So what I hope is that you begin to pick these fights, and organize a rally, and as people have discovered, especially in this place, Berkeley, it’s a lot of fun to organize fights around this. There’s a lot of parties that are involved. And that’s good for a movement. Fighting and parties – those things go well together, and they bring out the best in all of us, and I think you need more of them. This movement needs to be 5,000 people in a room in 5 years, and it needs to be 100 chapters around the world that are saying “These are the ideals that we’re fighting for,” and start embarrassing people who should know better. Professors are the perfect class of people to embarrass about this issue, because they’re wimps, they’ll cave quickly. And they have no good reason, they have no good justification for what they’re doing. And so you need to pick those battles. I would hope you have a strategic warfare division – I don’t know if you’re in charge of something like that – but you begin to decide where to launch these wars so that you get attention that focuses people on the right issues, and distinguishes this movement from the way it’s perceived in the world, which is that you guys just want to steal things to get things for free.
Today the Wallstreet Journal has an excerpt of 2,000 words from this book Remix. I was very happy they wanted to publish it. But the title, which I had no control over at all, the title is “In Defense of Piracy.” That’s the way we are perceived; we are perceived as people who want to justify stealing stuff, when that’s not at all what this movement is about. Think about the Pirate Party, which in Europe especially is doing a fantastic job of getting people to rethink this issue. I think unfortunately in America, most Americans don’t see the subtlety in the name, and so they’re confused, they think this is just about “How do I get something for free for me?” We’ve got to show how this is not about “for me”, it’s about “for culture”; it’s for something much more important than cheap music.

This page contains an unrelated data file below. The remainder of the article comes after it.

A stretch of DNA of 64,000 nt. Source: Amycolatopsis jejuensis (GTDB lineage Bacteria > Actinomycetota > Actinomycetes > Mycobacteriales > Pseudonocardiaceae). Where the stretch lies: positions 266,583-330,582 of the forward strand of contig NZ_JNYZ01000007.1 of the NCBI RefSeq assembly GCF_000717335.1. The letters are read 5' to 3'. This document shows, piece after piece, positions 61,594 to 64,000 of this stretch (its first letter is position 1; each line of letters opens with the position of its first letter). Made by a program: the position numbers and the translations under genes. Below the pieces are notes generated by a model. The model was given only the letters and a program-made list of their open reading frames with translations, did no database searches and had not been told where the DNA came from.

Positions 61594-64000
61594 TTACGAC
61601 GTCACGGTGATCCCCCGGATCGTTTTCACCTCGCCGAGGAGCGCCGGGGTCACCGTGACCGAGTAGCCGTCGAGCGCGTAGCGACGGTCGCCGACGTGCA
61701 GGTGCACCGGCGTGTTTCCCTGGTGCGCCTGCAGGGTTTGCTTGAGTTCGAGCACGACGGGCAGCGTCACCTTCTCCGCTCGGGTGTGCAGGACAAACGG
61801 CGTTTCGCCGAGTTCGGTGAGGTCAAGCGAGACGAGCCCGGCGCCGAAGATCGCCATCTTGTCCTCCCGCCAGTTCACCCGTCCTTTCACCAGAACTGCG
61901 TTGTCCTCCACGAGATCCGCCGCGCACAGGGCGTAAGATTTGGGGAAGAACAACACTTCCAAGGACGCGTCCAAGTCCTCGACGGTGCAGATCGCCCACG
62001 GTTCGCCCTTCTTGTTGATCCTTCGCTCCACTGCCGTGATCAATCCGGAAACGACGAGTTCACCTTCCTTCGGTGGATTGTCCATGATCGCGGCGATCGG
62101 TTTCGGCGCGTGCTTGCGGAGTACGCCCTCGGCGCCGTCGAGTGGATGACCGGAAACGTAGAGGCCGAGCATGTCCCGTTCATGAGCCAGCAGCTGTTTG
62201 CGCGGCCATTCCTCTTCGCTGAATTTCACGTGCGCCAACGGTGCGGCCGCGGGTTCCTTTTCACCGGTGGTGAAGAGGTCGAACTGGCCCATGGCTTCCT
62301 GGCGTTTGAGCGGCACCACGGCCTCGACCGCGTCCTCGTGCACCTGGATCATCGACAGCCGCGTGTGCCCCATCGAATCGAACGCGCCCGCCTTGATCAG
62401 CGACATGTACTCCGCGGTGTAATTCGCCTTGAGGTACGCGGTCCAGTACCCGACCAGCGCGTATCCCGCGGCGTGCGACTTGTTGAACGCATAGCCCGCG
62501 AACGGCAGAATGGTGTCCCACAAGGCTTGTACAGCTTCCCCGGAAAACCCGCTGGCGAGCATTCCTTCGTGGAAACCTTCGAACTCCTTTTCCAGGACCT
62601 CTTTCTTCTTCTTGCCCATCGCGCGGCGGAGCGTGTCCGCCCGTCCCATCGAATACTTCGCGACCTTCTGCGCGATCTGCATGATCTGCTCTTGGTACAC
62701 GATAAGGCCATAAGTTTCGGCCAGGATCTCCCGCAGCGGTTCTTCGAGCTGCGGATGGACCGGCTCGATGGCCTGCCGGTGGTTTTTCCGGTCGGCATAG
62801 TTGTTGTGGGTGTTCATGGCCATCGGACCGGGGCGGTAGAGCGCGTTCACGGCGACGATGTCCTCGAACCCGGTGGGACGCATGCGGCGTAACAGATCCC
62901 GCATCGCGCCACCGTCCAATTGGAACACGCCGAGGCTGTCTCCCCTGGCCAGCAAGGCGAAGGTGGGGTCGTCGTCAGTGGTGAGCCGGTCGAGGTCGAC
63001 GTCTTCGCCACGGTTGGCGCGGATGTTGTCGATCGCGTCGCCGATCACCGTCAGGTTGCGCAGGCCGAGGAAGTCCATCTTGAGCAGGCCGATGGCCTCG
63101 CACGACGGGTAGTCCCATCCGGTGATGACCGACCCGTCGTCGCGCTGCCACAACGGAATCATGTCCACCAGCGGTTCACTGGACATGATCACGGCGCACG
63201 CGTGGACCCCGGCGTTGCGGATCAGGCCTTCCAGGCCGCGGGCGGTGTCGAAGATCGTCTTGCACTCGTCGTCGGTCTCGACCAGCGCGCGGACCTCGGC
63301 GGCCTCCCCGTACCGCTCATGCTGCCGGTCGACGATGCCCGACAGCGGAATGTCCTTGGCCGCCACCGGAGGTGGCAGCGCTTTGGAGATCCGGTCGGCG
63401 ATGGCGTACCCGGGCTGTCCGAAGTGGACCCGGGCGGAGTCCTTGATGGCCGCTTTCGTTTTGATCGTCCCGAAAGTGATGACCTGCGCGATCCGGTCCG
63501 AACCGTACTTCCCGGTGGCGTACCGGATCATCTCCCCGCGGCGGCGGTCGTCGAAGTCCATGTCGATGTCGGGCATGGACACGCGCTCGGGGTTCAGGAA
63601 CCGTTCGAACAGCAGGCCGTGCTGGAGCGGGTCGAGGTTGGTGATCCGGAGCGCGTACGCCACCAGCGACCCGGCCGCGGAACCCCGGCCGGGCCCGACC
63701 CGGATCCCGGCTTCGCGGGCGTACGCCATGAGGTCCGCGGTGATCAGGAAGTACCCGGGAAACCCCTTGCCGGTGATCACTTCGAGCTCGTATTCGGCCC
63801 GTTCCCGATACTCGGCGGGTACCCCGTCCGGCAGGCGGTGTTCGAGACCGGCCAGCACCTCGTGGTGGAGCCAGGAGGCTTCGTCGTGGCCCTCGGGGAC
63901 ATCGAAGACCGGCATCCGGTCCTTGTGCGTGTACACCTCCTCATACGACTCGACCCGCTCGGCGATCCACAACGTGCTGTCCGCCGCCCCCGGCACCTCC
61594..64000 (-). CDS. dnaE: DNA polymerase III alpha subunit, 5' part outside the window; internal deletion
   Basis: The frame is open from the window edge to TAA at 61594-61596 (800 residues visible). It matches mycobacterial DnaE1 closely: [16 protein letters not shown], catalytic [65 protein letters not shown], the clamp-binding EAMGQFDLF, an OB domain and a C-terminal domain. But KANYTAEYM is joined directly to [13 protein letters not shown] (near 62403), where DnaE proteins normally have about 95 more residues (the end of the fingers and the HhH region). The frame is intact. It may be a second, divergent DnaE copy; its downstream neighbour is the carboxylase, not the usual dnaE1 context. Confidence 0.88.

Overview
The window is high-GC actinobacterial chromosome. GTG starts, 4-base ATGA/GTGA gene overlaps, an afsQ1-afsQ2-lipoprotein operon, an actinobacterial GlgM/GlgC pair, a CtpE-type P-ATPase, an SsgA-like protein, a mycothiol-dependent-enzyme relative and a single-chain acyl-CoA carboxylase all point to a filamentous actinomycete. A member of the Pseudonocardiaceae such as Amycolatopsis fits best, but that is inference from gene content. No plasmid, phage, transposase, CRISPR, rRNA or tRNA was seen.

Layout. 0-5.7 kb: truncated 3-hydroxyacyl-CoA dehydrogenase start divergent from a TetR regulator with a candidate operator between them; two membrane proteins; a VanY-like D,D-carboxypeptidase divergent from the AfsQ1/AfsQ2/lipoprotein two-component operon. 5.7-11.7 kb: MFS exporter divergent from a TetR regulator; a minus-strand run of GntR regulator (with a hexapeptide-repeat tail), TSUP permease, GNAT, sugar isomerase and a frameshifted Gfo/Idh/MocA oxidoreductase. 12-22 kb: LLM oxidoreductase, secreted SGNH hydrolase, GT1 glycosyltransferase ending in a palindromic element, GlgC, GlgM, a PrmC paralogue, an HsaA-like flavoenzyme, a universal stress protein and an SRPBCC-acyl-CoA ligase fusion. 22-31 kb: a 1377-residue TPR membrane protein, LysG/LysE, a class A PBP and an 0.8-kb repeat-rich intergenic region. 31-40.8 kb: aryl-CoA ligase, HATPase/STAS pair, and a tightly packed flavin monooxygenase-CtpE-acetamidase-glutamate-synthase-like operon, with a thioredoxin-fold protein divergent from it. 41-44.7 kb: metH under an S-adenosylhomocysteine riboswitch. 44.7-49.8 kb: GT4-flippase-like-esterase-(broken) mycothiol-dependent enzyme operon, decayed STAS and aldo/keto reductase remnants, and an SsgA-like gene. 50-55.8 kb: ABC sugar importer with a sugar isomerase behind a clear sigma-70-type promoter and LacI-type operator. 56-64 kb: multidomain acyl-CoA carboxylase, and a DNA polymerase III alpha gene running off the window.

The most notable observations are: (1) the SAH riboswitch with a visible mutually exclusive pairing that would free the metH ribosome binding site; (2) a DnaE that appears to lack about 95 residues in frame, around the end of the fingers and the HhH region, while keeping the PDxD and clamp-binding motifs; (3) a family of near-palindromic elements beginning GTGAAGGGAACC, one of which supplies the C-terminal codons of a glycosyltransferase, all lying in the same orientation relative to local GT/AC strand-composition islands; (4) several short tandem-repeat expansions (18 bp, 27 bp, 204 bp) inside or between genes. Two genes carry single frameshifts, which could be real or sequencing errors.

Well, I think we need lines in the sand; I think we need strong statements of principle; I think we need to be able to say “This is what’s right, and this is what’s not right.” What I don’t think we need is particular people who take it on themselves to say “I’m going to tell you what Free Culture is and what Free Culture isn’t.” I think we need that to come out of movements like this. My own attitude about certain questions as they come along is that I have my view, and I want to hear what other people think about this view, and I’m quite open to the idea that my view turns out to be wrong about these issues.